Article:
Key report on India anti-corruption Lokpal bill tabled
A report on a controversial bill to set up an anti-corruption watchdog has been submitted in India's parliament.
The bill was tabled in parliament in August but was sent to a panel of MPs after protests from anti-corruption activists who said it was too weak.
Anti-corruption campaigner Anna Hazare has rejected the new draft too, saying it does not go far enough as it does not include lower-level bureaucracy.
He has announced plans to call a one-day strike in Delhi on 11 December.
India has recently been hit by a string of high-profile corruption scandals.
Politicians, civil servants and business leaders are accused of robbing the state of billions of dollars, badly damaging the government's reputation.
The Lokpal bill envisages setting up an independent ombudsman.
The report on the bill was tabled on Friday in the Rajya Sabha [Upper House] by Congress MP Abhishek Manu Singhvi, chairman of the parliamentary Standing Committee on Law and Justice, Public Grievances and Personnel.
In the Lok Sabha [Lower House], committee member Pinaki Misra tabled the report and the evidence given before the panel during its deliberations.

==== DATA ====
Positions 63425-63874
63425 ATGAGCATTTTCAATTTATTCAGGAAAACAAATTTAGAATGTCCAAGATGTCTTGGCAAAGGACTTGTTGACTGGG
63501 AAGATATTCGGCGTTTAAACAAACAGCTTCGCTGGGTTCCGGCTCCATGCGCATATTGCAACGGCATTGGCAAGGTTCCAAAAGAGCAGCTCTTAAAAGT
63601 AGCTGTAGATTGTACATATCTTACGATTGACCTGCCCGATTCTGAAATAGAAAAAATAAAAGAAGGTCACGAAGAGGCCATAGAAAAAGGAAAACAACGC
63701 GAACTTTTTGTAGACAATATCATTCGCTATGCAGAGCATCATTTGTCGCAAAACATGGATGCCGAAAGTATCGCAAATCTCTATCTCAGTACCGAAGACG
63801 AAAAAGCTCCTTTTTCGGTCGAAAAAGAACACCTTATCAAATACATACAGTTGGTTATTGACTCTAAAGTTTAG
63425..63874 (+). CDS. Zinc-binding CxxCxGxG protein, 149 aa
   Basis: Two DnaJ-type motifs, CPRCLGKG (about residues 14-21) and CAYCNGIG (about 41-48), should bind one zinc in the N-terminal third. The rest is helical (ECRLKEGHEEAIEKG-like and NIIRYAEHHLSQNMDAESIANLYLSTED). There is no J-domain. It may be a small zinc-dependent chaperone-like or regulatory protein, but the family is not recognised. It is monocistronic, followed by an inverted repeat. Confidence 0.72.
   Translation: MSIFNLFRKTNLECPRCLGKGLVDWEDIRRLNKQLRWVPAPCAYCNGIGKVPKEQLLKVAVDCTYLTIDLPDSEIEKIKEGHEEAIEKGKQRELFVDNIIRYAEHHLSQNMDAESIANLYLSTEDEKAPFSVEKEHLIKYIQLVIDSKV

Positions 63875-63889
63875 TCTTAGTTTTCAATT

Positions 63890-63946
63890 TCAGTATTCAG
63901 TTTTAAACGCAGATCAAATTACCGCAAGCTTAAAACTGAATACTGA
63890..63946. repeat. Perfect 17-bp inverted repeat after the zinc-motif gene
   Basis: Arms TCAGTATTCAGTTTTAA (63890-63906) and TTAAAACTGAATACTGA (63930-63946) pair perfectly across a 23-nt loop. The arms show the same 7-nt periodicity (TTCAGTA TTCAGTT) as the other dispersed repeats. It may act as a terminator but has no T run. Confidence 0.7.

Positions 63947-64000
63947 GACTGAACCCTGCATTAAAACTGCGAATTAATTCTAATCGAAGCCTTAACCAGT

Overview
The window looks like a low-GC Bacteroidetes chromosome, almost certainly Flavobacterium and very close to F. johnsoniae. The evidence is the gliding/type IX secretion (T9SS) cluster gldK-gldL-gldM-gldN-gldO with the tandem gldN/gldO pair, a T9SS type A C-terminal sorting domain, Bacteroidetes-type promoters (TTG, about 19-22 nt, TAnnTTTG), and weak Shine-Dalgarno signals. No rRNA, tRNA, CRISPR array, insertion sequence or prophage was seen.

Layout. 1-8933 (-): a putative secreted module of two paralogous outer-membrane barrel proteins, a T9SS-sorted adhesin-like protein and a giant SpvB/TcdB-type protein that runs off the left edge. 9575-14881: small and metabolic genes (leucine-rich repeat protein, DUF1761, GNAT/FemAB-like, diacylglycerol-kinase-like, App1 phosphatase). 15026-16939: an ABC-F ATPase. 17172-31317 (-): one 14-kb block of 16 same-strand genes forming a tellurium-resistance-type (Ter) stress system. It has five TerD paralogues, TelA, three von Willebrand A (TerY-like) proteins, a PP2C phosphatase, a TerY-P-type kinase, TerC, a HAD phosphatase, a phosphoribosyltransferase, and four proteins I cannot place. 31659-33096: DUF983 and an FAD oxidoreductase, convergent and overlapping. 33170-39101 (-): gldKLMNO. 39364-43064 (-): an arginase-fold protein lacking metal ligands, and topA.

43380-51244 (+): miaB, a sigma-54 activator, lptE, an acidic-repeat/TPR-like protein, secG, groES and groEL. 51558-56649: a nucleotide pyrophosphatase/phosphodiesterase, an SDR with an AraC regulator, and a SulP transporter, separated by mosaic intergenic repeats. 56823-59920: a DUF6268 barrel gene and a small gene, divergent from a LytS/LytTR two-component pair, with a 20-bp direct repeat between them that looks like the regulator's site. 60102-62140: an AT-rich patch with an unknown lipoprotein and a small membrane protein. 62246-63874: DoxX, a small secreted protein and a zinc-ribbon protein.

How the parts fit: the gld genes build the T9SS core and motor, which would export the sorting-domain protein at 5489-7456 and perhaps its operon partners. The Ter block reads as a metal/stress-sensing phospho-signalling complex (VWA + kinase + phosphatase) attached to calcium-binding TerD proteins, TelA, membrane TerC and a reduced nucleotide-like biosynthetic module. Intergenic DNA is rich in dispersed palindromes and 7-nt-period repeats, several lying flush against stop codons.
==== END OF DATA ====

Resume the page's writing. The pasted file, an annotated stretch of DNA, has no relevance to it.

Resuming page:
'Wisdom of parliament'
On Wednesday, Mr Singhvi said the report had been adopted, although some MPs registered dissent.
The proposed ombudsman would have the power to investigate and prosecute politicians and civil servants.
The judiciary and conduct of MPs in parliament have been kept out of the Lokpal's ambit.
Mr Singhvi said the issue of whether the prime minister would be brought under the ambit of Lokpal had been left to the "wisdom of parliament".
On Friday, anti-graft campaigner Anna Hazare criticised the draft bill, saying it was too weak.
"If a strong Lokpal bill is not passed, I will campaign against the Congress party during the next elections," he said.
Mr Hazare has been insistent on his demand that the prime minister be covered under the Lokpal.
Mr Hazare went on hunger strikes in Delhi in April and August demanding a tough anti-graft law.
Among India's recent corruption scandals are an alleged multi-billion dollar telecoms scam, claims of financial malpractice in connection with the Delhi 2010 Commonwealth Games and allegations that houses intended for war widows ended up in the hands of civil servants.
A recent survey said corruption in India had cost billions of dollars and threatened to derail growth.